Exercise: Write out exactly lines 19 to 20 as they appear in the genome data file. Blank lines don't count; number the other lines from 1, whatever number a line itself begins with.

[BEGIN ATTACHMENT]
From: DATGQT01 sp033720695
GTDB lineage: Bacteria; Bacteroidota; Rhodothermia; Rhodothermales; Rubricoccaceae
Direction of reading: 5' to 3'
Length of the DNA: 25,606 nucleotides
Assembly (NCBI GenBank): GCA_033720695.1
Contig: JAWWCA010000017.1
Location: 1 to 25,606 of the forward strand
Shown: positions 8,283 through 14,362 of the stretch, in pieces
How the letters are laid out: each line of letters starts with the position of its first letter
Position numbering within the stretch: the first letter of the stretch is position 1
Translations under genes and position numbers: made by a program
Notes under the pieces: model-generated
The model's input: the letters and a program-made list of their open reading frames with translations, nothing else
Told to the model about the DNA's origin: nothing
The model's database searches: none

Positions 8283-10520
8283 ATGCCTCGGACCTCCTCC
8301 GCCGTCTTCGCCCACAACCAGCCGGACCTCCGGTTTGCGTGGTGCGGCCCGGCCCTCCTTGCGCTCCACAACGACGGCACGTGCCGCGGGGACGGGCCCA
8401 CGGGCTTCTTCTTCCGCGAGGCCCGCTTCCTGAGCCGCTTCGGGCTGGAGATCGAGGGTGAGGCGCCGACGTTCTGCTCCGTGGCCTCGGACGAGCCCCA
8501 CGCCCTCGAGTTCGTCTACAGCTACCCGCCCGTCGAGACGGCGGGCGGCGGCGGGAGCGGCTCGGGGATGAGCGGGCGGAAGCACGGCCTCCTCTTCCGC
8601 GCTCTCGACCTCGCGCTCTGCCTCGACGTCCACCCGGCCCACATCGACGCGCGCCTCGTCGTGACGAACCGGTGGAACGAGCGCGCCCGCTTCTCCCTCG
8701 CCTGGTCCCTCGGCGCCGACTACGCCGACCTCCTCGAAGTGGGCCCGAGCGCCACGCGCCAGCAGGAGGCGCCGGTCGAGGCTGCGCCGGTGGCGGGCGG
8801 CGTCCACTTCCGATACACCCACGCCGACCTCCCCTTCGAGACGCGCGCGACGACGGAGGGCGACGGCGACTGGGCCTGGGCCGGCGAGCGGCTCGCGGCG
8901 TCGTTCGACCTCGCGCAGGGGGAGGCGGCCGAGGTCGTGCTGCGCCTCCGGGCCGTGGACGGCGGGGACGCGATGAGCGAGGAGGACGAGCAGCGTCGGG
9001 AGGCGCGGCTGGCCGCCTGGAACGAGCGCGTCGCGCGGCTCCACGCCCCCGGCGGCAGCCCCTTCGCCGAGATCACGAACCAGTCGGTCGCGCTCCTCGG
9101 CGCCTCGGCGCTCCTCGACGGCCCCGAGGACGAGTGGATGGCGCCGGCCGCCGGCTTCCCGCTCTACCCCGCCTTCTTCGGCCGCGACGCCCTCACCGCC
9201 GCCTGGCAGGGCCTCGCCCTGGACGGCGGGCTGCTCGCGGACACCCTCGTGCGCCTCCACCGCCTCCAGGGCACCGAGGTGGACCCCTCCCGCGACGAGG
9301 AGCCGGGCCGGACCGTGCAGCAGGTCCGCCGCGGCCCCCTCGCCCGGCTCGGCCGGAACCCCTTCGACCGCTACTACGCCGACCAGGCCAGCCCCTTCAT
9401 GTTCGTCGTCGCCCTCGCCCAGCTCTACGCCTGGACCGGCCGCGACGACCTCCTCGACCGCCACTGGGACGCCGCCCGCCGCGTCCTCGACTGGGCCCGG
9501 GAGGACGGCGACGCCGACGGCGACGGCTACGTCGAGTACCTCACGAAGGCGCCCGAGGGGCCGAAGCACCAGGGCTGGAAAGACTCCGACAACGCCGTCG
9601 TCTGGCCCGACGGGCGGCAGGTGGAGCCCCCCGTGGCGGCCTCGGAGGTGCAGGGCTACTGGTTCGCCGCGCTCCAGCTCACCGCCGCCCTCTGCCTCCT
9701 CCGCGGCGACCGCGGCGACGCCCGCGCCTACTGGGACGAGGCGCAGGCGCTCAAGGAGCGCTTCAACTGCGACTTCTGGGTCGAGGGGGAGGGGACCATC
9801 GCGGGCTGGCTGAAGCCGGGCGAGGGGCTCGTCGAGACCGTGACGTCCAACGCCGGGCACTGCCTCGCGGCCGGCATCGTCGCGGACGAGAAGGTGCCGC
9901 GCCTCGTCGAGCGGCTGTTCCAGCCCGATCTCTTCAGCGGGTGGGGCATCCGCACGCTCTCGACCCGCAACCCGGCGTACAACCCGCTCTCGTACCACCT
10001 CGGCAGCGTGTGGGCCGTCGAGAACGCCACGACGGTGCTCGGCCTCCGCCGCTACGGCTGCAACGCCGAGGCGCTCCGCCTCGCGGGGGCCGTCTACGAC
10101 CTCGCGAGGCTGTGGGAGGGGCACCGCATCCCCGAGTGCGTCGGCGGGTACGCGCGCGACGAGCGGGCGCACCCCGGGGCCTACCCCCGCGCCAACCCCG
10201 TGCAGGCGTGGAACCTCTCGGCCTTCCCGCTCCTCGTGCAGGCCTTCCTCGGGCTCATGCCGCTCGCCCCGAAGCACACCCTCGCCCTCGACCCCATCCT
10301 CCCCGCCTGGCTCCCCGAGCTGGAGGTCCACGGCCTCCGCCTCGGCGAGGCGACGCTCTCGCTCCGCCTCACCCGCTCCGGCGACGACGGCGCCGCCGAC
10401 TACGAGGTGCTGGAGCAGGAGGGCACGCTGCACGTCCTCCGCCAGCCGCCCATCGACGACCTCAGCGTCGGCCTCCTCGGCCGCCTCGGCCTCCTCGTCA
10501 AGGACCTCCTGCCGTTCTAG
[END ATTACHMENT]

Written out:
8401 CGGGCTTCTTCTTCCGCGAGGCCCGCTTCCTGAGCCGCTTCGGGCTGGAGATCGAGGGTGAGGCGCCGACGTTCTGCTCCGTGGCCTCGGACGAGCCCCA
8501 CGCCCTCGAGTTCGTCTACAGCTACCCGCCCGTCGAGACGGCGGGCGGCGGCGGGAGCGGCTCGGGGATGAGCGGGCGGAAGCACGGCCTCCTCTTCCGC